What will happen to the forests of the Congo basin, how and why

Garcia Claude, Feintrenie Laurene. 2018. What will happen to the forests of the Congo basin, how and why. In : Challenges in tropical ecology and conservation - global perspectives. Forget Pierre-Michel (ed.), Reeb Catherine (ed.), Migliore Jérémy (ed.), Kuhlmann Heïke (ed.). Frankfurt am Main : gtö, Résumé, p. 288. ISBN 978-3-00-059300-0 European conference of tropical ecology. Annual meeting of the society for tropical ecology (GTÖ), Paris, France, 26 March 2018/29 March 2018.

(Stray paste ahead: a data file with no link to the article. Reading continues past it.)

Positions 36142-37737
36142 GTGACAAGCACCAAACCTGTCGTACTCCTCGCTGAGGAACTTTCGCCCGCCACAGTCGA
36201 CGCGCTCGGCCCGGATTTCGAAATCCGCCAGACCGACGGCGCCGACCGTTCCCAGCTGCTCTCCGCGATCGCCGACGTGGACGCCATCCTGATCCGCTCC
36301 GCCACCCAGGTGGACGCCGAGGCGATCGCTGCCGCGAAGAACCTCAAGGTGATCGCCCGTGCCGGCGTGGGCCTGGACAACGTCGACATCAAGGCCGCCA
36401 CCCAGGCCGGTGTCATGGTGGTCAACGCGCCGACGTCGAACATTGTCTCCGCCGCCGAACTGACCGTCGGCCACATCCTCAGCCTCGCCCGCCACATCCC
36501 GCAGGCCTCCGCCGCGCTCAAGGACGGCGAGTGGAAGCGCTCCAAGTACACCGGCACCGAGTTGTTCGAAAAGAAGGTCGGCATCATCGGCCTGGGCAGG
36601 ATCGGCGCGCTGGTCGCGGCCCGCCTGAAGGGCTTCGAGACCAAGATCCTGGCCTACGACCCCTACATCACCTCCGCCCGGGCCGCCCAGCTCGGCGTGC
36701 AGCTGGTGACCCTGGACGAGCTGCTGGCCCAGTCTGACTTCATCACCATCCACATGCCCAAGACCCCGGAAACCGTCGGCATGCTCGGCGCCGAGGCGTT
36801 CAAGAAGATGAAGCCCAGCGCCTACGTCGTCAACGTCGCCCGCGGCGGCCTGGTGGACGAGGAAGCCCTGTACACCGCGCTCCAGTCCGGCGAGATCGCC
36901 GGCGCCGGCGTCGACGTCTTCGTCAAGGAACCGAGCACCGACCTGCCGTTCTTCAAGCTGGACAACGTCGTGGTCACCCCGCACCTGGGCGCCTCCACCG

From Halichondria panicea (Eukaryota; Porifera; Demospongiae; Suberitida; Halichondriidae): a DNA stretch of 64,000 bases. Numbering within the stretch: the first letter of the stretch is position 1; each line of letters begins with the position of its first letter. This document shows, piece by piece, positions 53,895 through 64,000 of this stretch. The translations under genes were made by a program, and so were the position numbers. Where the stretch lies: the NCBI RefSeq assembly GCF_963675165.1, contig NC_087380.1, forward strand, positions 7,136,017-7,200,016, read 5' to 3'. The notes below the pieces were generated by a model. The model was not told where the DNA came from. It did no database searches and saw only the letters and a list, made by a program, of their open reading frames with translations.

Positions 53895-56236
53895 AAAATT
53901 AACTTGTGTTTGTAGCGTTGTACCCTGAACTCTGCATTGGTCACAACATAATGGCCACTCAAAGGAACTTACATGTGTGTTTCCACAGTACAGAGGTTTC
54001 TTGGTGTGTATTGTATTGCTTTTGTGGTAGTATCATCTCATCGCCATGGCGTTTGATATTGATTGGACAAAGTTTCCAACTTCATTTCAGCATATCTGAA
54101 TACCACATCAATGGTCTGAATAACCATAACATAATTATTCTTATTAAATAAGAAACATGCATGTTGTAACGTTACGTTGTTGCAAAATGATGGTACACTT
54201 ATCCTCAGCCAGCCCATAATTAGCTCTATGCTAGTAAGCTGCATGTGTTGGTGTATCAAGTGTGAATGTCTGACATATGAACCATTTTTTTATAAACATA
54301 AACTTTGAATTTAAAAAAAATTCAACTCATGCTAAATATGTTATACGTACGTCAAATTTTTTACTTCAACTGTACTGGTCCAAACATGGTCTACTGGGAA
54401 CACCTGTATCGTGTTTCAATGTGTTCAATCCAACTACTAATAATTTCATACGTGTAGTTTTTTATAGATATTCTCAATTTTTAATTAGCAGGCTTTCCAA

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Abstract : Statements about the future do not fall under the constraints of classical logic. They are not true or false. They are undetermined, so-called future contingents. This unescapable uncertainty is a source of stress and discomfort for all, political leaders included. The use of scenario planning for decision-making is a way to reduce this discomfort, and to develop strategies that are better able to cope with surprise. However, the development of scenarios requires underlying mental models, however loose. All models are wrong, with one exception. All others degrade the information to make it manageable with our cognitive limitations. This degrading is done across several dimensions. A useful framework proposes a trade-off between precision, realism and generality. Another major limitation is the representation of human agency in these models, a critical determinant of the dynamics of social and ecological systems. The manner in which agency is represented is often unsatisfactory. We present here how we overcame these trade-offs and obstacles, clarifying here the contribution of different forms of models to the development of narratives of possible futures. To explore the futures of the forests of the Congo Basin, we developed theoretical, empirical and process-based models that merge expert, local and scientific knowledge, integrating social, economic, governance, ecological and geophysical processes. These models represent, predict and explain regional trajectories of landscape change at the time scale of 50 to 100 years. The scenarios explicitly address different management and policy options. Taken together, these three types of models explain what will happen to the forests of the Congo Basin in the coming decades, how and why. As in any good crime story, this leaves only two questions unanswered: who? and when? But these are no longer questions scientists can explore. These belong to the realm of strategy and decision making. They belong to the realm political will, corporate commitments, and stakeholder livelihood strategies.

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